He has made his decision and told you he wants to be Catholic. What do you do next? Typically, he speaks with the local parish and inquires into the RCIA (Rite of Christian Initiation of Adults) program.
Sometimes the timing works out, the fall “semester” is about to begin, and he is able to start immediately and be received into the Church at the Easter vigil the following year. But if the waiting period before the next RCIA class is going to be lengthy, encourage your friend to talk with a deacon or priest at the parish to find out if there are any options for receiving instruction.
During this time, he also has to share the news of his upcoming conversion with his friends and family. This can be the most difficult of all steps for a convert. He may have Protestant loved ones who are shocked and disturbed that he is becoming Catholic. They may send him books and videos, show up at his house, and even call him before the board of elders at his Protestant church. The pastor may visit him; his friends will email him with long messages explaining all the evils of Catholicism in hopes of convincing him to change his mind.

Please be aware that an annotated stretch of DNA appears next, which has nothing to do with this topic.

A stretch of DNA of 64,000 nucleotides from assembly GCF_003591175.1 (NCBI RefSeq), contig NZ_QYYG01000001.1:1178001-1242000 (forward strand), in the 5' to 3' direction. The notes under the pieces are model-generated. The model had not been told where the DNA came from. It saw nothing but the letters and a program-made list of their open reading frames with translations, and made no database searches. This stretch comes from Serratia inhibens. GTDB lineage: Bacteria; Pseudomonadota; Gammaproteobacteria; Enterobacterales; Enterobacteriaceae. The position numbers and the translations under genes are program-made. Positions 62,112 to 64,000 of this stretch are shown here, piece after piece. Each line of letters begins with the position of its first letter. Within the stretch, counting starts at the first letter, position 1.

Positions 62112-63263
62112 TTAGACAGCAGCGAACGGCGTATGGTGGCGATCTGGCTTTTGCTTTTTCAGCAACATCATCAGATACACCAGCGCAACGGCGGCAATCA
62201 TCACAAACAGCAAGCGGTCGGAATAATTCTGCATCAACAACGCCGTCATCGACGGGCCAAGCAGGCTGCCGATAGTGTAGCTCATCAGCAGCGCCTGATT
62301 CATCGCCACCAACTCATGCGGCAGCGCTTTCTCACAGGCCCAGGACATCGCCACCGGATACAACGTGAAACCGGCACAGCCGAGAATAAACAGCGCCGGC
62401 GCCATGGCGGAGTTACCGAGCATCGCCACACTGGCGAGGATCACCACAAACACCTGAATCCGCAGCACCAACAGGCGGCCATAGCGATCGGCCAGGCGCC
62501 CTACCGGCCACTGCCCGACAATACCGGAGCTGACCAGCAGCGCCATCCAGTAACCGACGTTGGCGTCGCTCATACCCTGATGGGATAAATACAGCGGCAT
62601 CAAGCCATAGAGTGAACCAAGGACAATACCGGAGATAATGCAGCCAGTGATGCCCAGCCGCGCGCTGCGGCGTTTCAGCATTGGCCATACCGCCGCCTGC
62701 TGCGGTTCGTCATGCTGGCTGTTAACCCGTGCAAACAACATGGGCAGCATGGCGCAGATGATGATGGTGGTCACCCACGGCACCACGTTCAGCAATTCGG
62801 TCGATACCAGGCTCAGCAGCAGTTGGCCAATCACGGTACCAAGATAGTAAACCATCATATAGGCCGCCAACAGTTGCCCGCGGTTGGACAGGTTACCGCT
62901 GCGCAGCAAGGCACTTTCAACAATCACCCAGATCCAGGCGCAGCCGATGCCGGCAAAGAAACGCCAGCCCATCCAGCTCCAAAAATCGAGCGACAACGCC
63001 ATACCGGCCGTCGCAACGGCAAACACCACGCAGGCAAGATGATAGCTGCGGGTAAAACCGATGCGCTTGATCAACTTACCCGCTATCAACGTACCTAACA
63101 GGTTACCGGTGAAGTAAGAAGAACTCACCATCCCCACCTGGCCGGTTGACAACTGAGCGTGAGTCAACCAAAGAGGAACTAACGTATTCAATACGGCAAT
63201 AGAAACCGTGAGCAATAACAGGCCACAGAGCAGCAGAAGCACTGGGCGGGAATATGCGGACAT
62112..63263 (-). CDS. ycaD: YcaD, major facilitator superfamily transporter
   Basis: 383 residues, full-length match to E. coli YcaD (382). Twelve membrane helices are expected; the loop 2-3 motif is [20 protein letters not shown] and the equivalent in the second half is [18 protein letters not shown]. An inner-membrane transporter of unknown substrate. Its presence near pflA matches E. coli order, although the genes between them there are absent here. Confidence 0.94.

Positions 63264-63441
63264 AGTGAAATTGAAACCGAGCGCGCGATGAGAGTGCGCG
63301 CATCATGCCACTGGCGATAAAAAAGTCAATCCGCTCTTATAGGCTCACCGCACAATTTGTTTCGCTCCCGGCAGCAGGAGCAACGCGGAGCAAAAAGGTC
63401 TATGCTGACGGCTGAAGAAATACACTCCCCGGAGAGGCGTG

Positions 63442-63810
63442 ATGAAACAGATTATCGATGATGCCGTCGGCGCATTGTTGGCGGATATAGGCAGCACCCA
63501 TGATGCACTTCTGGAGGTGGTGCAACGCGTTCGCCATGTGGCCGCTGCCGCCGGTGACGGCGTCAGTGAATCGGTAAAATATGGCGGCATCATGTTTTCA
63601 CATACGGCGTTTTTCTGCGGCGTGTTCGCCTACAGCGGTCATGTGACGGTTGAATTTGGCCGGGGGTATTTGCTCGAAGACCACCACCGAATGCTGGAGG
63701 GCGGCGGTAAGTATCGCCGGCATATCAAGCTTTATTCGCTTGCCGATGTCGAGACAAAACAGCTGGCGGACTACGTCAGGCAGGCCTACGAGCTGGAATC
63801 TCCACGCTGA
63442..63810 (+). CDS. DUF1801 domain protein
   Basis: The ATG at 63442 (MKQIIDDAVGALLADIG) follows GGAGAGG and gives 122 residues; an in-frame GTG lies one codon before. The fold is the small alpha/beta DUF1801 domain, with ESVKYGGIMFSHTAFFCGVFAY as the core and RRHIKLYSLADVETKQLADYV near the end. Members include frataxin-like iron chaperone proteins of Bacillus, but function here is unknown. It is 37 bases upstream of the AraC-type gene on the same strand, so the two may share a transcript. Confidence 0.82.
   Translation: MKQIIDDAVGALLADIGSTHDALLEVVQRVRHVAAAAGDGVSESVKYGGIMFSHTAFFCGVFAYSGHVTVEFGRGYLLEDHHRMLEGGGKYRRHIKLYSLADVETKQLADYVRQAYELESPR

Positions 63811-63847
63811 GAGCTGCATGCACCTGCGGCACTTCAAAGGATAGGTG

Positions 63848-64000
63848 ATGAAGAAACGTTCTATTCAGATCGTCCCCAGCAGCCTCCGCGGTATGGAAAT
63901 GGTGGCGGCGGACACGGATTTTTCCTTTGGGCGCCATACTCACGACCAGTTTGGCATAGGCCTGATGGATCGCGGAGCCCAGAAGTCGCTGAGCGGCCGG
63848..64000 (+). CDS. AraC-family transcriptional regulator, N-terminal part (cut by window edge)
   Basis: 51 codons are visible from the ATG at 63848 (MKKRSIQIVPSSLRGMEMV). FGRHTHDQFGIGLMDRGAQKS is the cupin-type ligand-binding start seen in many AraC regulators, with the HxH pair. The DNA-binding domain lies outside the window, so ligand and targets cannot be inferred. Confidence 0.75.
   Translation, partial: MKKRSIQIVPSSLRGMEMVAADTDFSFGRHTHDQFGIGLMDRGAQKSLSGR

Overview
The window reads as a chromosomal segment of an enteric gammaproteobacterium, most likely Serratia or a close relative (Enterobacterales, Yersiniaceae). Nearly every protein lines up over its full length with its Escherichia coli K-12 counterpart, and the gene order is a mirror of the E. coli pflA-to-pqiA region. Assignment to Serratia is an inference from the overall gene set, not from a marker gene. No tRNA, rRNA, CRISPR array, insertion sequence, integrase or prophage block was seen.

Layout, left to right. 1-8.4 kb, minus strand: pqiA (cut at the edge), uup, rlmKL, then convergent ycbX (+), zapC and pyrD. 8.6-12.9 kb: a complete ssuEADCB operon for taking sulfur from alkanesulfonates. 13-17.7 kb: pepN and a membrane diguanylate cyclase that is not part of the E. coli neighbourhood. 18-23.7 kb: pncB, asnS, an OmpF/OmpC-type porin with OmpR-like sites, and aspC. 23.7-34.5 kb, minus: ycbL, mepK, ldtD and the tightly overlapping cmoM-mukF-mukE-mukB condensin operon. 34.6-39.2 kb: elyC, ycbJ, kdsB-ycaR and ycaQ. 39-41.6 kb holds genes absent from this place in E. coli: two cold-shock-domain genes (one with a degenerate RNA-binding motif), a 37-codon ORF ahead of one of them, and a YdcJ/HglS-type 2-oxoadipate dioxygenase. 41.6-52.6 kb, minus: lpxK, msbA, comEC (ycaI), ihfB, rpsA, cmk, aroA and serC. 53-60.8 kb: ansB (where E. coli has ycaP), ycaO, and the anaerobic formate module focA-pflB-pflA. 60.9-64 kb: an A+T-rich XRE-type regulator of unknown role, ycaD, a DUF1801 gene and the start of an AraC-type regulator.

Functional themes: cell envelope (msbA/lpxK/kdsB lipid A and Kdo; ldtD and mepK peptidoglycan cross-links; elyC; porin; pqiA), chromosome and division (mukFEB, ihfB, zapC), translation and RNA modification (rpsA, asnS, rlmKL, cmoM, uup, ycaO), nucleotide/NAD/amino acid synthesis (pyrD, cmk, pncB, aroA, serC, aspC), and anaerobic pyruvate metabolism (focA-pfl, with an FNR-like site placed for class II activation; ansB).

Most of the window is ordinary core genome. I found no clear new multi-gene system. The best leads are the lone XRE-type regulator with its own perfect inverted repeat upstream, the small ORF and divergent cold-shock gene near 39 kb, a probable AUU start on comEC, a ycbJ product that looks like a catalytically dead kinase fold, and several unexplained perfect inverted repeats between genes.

If this happens with your friend, encourage him to share with you any fears he has. He may want to forward you emails he has received for help in answering them. Just because he is becoming Catholic doesn’t mean he has heard every argument against Catholicism, let alone the rejoinder to them. Go fishing together on the shores of the Tiber and find the answers to challenges with which he may be presented.
Sadly, many converts from Protestantism see many of their friends and family cut off those relationships. I lost many friends, men I considered as close as brothers, and it cut me to the quick. He may lose friends, too. Encourage him not to burn bridges, and to try to see ahead to a time when tempers settle and people see that he is still the good man they know, only now Catholic.